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The importance of a diverse workplace within the context of Black Lives Matter

The death of George Floyd in Minneapolis on May 25 has triggered protests against racism and police brutality worldwide, while in the UK it has also sparked a debate about how we acknowledge our national history.

So why has the incident – Floyd, who was a 46-year-old black man, died after a white police officer knelt on his neck for nearly nine minutes, following an arrest for alleged use of a counterfeit banknote –had such a huge impact on this side of the Atlantic?

Official statistics from 2018-19 reveal that police in England and Wales were three times more likely to arrest a black person than a white one, and five times more likely to use force, while black people were also nine times more likely to be stopped and searched. When held in police custody, black people were more than twice as likely to die there.

What’s more, even prior to the Black Lives Matter movement, the Windrush scandal had dented trust and confidence in authority, while a campaign was already underway to take down the statue in Oxford of one college’s imperialist benefactor, Cecil Rhodes.

Against this backdrop, the shocking brutality of the Floyd video, not to mention the ongoing coronavirus pandemic which has thrown many social divisions into stark relief, has brought people from all communities out onto the streets to protest.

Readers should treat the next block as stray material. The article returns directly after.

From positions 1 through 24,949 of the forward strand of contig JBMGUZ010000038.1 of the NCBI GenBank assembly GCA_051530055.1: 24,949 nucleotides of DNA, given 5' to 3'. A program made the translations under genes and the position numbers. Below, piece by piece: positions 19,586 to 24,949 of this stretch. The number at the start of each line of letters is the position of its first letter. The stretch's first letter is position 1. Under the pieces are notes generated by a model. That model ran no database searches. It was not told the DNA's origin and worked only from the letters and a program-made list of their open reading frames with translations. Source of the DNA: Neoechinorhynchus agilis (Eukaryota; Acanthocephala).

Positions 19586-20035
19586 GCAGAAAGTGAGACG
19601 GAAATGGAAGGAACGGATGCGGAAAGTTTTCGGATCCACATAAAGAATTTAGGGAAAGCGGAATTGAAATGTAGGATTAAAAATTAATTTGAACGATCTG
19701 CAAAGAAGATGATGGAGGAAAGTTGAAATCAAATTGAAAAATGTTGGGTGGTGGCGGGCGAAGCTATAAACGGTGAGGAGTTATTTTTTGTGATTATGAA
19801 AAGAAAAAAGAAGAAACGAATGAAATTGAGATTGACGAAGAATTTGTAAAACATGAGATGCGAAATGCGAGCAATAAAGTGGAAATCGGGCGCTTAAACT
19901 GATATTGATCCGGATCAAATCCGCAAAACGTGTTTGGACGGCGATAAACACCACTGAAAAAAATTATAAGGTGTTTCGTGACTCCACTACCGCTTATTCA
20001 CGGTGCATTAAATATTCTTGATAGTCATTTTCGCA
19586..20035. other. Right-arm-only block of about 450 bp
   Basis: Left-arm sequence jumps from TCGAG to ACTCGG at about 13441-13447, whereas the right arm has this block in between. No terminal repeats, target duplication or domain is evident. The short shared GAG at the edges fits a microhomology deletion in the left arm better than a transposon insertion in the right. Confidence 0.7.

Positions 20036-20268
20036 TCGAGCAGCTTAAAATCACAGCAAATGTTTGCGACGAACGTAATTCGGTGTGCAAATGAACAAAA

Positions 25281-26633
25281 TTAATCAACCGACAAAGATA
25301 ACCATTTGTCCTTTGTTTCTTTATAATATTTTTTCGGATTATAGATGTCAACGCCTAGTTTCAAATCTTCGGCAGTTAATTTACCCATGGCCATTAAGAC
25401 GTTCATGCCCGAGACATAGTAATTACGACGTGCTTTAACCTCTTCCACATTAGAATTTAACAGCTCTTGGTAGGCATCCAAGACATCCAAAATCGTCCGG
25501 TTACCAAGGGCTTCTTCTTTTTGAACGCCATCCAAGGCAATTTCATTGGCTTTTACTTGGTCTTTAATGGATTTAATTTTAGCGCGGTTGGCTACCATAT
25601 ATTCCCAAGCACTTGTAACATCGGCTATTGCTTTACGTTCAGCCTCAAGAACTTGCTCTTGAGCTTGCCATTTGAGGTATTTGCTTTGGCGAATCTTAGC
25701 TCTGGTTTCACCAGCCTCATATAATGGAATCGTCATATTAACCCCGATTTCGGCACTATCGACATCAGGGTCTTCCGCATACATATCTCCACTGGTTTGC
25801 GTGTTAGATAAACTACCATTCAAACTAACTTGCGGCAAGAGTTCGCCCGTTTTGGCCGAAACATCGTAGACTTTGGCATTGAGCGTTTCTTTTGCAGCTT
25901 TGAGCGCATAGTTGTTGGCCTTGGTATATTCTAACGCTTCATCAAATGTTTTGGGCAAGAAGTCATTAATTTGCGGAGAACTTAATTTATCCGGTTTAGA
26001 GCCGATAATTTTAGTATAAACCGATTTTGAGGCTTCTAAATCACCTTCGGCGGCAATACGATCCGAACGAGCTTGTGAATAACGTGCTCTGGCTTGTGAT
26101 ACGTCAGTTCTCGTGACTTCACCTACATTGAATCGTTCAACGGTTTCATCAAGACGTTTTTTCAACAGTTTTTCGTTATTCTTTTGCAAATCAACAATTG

Organisations across the Tech business world have been left wondering how to respond. Many have expressed support for the Black Lives Matter campaign via social media, with staff and employers encouraged to challenge racism, whatever their own racial heritage.

Using Twitter, the CIPD said: “One of our key focuses in championing better work and working lives is ensuring diversity and inclusion remains top of all organisations’ agendas.” It also urged employers to ‘check in’ with their staff, a stance which has been criticised in some quarters as being too ‘weak’ and ‘generic’.

At the same time, workers are scrutinising how their organisation reacts – one Instagram survey found more than three quarters (77%) of respondents said their workplace had done nothing to address the relevant issues.

What can employers do?

While the situation may feel overwhelming, in truth there’s a lot all employers can do:

  • Decide whether to grant leave to staff who wish to attend protests, whether that’s to be paid or unpaid, and what to do if someone has already used up their annual leave. Equally, with some events organised at short notice, employees may be asking for time off sooner than would usually be considered.

  • Review their policies on racial equality. Clearly, racism at work is already illegal, but they need to be sure everyone understands they take the issues seriously. Where they have made mistakes in the past, acknowledge these, and accept where they need to improve. Ensure everyone across the organisation understands the policy, and knows what to do if they encounter racism.

  • Promote learning on diversity by sharing lists of books, podcasts and articles so staff can understand racial issues in better detail, both inside work and outside. Hold diversity training sessions.

  • Create a diverse workforce for lasting change, rather than getting people to sign a one-off petition or holding just one diversity workshop. You may need to adjust your recruitment processes to weed out any unconscious bias or discrimination, or look at having diverse interview panels, blind screening and the like. Clearly, this needs to be extended beyond hiring procedures to training, mentoring and similar opportunities.

How we can help

At Inspired Human, we offer a broad range of diversity trainings, consultancy services and more tailored for the tech sector. Start with an hour-long, free diversity consultation. Now, more than ever, there is a sense of urgency to make Tech organisations genuinely inclusive. Talk to us today or learn more from our website.

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